Photo: Sharon McCutcheon
So even though we can’t personally control the economy or prevent a recession, there are things we can do in our own lives. The steps below will protect you financially if we go into another recession.
Leave your money alone
As I mentioned above, I lost over $10,000 from my 401k in the last quarter of 2018. Well, I shouldn’t say “lost”, because it will almost certainly recover over time. However, it sure didn’t feel good to see my balance drop that much after I worked so hard to save so much money. It can feel tempting in those moments to pull your money out of the stock market and put it somewhere “safe”. But that’s actually the worst thing you can do! The stock market is volatile. It goes up and down all the time. When you’re investing for retirement or other long-term goals, you’re in it for the long game. The most important thing to do is to leave your money alone and allow it to recover over time. That’s what I did and my 401k has already gained more than half of the amount that was lost last year.
If you’re closer to retirement age, then you do want to be a little bit more careful with your investments. You have less time for the market to recover, so you’ll want to have less of your money in the stock market and more in bonds and cash. A target date fund investment account can adjust this allocation for you automatically, but you can also work with a financial advisor to make sure you’re set up for success.
Build up your emergency fund
If I’ve learned anything from the recent government shutdown, it’s that even gainfully employed Americans are woefully underprepared for emergency situations. Of course, individual employees should not be punished for the inability of our government to operate properly, but that is what happened. Many of the furloughed federal employees were unable to pay their bills or buy groceries after missing two paychecks.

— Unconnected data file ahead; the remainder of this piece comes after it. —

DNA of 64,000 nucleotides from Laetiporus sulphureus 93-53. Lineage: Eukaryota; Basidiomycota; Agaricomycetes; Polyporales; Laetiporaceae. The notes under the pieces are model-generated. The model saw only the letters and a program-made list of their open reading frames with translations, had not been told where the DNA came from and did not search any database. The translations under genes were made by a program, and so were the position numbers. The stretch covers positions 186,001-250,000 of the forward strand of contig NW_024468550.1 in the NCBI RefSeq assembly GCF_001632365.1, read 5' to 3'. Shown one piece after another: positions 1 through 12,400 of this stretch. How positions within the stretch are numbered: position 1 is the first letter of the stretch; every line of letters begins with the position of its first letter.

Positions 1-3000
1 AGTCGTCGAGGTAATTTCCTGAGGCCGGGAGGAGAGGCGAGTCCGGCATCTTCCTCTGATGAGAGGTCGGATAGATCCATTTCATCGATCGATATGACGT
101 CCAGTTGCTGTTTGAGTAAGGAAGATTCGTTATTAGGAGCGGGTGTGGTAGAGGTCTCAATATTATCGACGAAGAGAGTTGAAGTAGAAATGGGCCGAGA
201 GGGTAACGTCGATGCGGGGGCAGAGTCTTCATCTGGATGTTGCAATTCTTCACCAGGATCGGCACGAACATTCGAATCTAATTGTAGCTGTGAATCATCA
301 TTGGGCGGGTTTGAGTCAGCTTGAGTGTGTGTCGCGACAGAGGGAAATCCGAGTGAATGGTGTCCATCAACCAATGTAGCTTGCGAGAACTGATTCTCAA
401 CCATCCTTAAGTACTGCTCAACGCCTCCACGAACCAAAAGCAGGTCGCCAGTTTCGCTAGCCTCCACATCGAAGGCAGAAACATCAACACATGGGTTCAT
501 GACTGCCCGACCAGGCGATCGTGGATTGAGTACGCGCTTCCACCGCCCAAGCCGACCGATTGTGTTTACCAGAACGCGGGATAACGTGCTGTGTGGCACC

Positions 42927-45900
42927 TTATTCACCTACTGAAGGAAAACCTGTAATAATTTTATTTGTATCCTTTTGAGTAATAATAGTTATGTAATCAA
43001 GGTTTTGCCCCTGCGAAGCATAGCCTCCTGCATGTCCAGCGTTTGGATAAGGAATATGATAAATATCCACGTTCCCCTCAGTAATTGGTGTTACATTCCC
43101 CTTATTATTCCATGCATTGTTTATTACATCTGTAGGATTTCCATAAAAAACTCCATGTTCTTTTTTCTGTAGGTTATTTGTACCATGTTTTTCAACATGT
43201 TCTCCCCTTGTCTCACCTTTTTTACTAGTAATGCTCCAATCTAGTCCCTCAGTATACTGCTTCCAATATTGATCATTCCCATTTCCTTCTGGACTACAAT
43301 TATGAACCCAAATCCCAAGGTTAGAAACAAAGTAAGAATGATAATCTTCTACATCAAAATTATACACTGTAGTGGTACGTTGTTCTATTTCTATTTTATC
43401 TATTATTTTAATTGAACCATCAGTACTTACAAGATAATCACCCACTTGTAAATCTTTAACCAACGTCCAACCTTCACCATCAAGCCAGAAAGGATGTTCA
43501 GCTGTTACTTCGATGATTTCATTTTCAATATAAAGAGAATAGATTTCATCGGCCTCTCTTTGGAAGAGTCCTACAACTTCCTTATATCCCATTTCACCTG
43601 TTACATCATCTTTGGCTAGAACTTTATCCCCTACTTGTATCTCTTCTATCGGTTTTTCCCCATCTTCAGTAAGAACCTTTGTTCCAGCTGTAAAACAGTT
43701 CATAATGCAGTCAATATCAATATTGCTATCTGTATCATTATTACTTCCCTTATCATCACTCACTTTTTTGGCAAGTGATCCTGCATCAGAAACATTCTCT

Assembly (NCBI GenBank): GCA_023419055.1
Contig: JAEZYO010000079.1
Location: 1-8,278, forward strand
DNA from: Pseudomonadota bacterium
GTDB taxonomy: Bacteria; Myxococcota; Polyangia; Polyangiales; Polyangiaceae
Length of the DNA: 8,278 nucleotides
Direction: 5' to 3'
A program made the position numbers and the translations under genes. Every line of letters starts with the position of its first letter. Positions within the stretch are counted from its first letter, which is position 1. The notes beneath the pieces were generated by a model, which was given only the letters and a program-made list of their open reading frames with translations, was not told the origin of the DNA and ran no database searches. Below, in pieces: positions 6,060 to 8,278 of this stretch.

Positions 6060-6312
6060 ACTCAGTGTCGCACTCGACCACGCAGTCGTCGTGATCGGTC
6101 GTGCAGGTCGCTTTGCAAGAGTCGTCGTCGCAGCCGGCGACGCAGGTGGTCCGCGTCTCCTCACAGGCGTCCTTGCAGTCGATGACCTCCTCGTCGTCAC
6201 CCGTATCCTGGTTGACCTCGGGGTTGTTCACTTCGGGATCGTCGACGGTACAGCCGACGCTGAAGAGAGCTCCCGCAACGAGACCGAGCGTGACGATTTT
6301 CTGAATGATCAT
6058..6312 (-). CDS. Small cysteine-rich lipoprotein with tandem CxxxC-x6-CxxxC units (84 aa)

I’m not beating up on federal employees, because 40% of Americans would be unable to cover a $400 emergency expense. That means that almost half of us wouldn’t be able to support ourselves if the recession cost us to lose our job. This is why it’s so important to build up an emergency savings account. Start small and save $400. From there, build up your account to make sure that you have at least enough to cover all of your expenses for three months. If you have children or if you are self-employed, you’ll want to have more than that on hand. Having this account fully funded will not only give you peace of mind, but it will protect you and your family if something (like a recession) happens.
Talk to your boss
In order to maintain your peace of mind, or figure out if you need to find a new job, it’s important to know if your job is safe. If a recession is imminent, talk to your boss about the security of your position. This is especially true if your industry tends to be impacted negatively by an economic downturn. You’ll want to know if you should start applying for other jobs if there will be cuts or layoffs.
Make a plan to pay down your debt
Debt payments can often be some of our biggest monthly expenses. They are also probably the most frustrating thing to pay when you’re struggling to pay your other bills and support yourself. Consumer debt, like credit cards, should take the top priority. This is especially true because typically, you can’t request to defer your credit card payments if you lose your job or come under some other kind of financial hardship. This is different from student loans, which you can defer in those types of scenarios. If you’re worried about a future recession, now is a good time to make a plan to pay down your debt. Review your budget and see if there is any extra money available that you can put towards your debt. Use an online calculator to see how long it would take you to pay off your debt with the amount of money that you have to dedicate to it.
Make a backup plan
If you work in a job or industry that can be impacted by an economic downturn, you might need a backup plan. This backup plan could be your emergency savings account, or it could be an alternative income source. What would you do to pay your bills if you got laid off or your business took a turn for the worst?